This is probably my second favourite Spider-Man film after Spider-Man 2 (which to be fair is a very high bar to reach) and it captures the care free nature of the comic so well. I particularly like the action scenes, as they feel really cartoony and ridiculous, which is what a Spider-Man film should be. I also love how Spider-Man leaves the Vulture alive, setting up not only a possible reunion but also a possible Sinister Six film. It’s also a really funny film, with lots of great laughs. And it’s not even the funniest Marvel film this year! But most importantly, much like Wonder Woman it captures who the main character is perfectly. I still love the original Sam Raimi Spider-Man films more (well, the first two), but this Spider-Man is my favourite. If that makes any sense.
And now to my favourite Marvel character, Thor-
I’ve written a review for this as my last post so I’ll keep it brief- this was my most anticipated movie of the year and it did not disappoint. Everything I want from a Thor movie is here and more. Every character is awesome, with the highlights being Korg (spin-off please!), Valkyrie and the Grandmaster. Thor is as funny as he always is, Hulk is great in a movie that shouldn’t really have him in it, and Loki is just Loki. Even Doctor Strange is awesome for the brief time he’s on screen. Incidentally, both Thor and Doctor Strange are Marvel characters who, like Spider-Man, I love the comics for as well. It’s also so, so funny- as in laugh a minute. It has amazing action, great character development and is the ultimate comic book blast. I can’t really dive into this one seeing how it’s still fairly recent but if you haven’t seen it yet, there’s still time. In short- watch it. Can’t wait for Black Panther and then… Infinity War.
And now for the elephant in the room, Justice League. This movie is causing quite a stir so let’s dive straight into this-
OK, this will be less about the film itself and more to do with the fallout after this movie’s poor box office. Firstly, I’m going to come out and say that I actually like this film. Admittedly it’s mainly because Wonder Woman’s in it and I really like this universe’s Batman now that he doesn’t kill people. Seeing the Justice League together was really cool and I’m glad Superman is actually Superman. The only character I wasn’t too keen on was Aquaman, as I think he was too similar to Thor in terms of personality and didn’t really resemble the comic book character. He could have been any hero. The villain wasn’t too great but overall I still enjoyed watching it. That said…
Let’s talk about the future of the DCEU and how they can improve. At this point the movie is severely under performing at the box office, causing mass panic for Warner Bros. It isn’t superhero fatigue (a term coined by cynical art-house critics; the other six films this year have all performed brilliantly) but mostly due to a lack of faith in DC properties and the mixed reviews. Whilst I basically ignore reviews for superhero films, a lot of people don’t and that has clearly affected Justice League- Wonder Woman was a success due to the positive reviews and its standalone nature, whilst Justice League has the highly divisive Batman V Superman in its shadow.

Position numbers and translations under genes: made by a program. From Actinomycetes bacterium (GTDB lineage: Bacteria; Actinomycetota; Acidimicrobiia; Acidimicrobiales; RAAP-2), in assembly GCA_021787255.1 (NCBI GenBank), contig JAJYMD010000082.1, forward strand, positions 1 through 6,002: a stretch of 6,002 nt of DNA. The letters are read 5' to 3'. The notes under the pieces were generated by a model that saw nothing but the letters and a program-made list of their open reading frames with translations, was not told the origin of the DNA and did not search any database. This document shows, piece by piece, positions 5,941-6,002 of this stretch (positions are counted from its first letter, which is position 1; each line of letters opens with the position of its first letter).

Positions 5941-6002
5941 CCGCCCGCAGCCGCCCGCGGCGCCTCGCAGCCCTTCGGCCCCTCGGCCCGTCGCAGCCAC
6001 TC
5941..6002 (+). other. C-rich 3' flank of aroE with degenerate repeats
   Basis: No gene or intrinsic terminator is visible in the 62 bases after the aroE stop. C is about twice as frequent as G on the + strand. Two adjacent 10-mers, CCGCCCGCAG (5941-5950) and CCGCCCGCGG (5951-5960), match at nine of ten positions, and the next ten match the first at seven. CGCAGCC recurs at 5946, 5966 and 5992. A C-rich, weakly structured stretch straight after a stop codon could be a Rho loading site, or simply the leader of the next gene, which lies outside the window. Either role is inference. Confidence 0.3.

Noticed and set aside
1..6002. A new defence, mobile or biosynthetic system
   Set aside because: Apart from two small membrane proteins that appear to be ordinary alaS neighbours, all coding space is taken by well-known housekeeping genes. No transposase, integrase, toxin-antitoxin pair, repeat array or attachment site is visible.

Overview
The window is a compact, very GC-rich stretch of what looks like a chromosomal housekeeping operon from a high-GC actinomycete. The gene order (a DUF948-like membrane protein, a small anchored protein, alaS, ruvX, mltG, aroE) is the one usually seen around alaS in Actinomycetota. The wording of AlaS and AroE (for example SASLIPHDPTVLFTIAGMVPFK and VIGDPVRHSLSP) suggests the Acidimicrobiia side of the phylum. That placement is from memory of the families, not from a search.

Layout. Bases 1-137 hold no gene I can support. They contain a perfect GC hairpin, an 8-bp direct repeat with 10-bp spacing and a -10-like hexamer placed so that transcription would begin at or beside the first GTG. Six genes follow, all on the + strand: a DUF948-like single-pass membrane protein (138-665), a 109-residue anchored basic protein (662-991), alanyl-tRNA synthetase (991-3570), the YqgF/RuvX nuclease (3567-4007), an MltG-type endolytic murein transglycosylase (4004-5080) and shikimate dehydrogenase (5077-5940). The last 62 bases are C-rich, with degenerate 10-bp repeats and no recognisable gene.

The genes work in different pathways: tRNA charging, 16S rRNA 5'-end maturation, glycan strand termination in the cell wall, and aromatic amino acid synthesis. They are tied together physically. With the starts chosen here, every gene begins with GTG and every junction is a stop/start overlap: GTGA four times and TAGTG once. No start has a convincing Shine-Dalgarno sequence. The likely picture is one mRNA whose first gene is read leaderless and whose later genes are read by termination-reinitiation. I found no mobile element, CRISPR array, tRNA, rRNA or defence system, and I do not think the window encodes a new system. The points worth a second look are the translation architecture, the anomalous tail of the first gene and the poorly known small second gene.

So what’s the future for DC? I don’t see Wonder Woman 2 being affected seeing how that’s the only successful franchise they have right now. Aquaman is still being released and depending on how successful that is we may have another hit franchise. As for the rest, I think Warner Bros honestly need to step back and think about this carefully. Personally, I would use Flashpoint to restart the universe, keeping everything that works (Wonder Woman) and changing everything else. Start the universe with a Wonder Woman film with the same continuity as her previous films, then do solo films for each Justice League member with the team up film simply called Trinity. I mean, they could make do with the current universe, but the fans have spoken and as a DC fan, I think a fresh start is in order. That said I still enjoyed this version of the Justice League, but I can’t see the current DCEU surviving outside of Wonder Woman.
So after this great year of comic book movies, I honestly think this has been the best year for fandom in ages. Marvel and DC were both on their best and I watched and enjoyed all the films. Next year is set to be even more nuts and if the quality of superhero films can keep up then we’re in for a good year. All we need is The Last Jedi and a good Doctor Who Christmas special to cap this year off in style.
When it comes to comic book companies, it may seem like I prefer Marvel (which is true on the movie front) but in reality I prefer DC. I own more DC comics, I find the characters more interesting and the world more diverse. My anticipation for this movie was quite high. I know the trailers made it look dark and gloomy (which is not the tone of most DC comics, excluding Batman) but I loved what the film was going for and where the cinematic universe was heading. I watched the film wearing my Batman shirt and expecting a good time. Due to the negative reviews I was quite anxious, but I ended up quite liking it. There is a lot to work on in terms of making this cinematic universe better, but as an introduction to most of the Justice League it’s a decent set up.
I’ll do things slightly different from my usual reviews. I’m going to look at the good points and bad points separately, before looking at where the cinematic universe could go and how to improve. Let’s call the good portion Yay, and the bad will be Nay. Let’s look at the good first, and there will be spoilers ahead-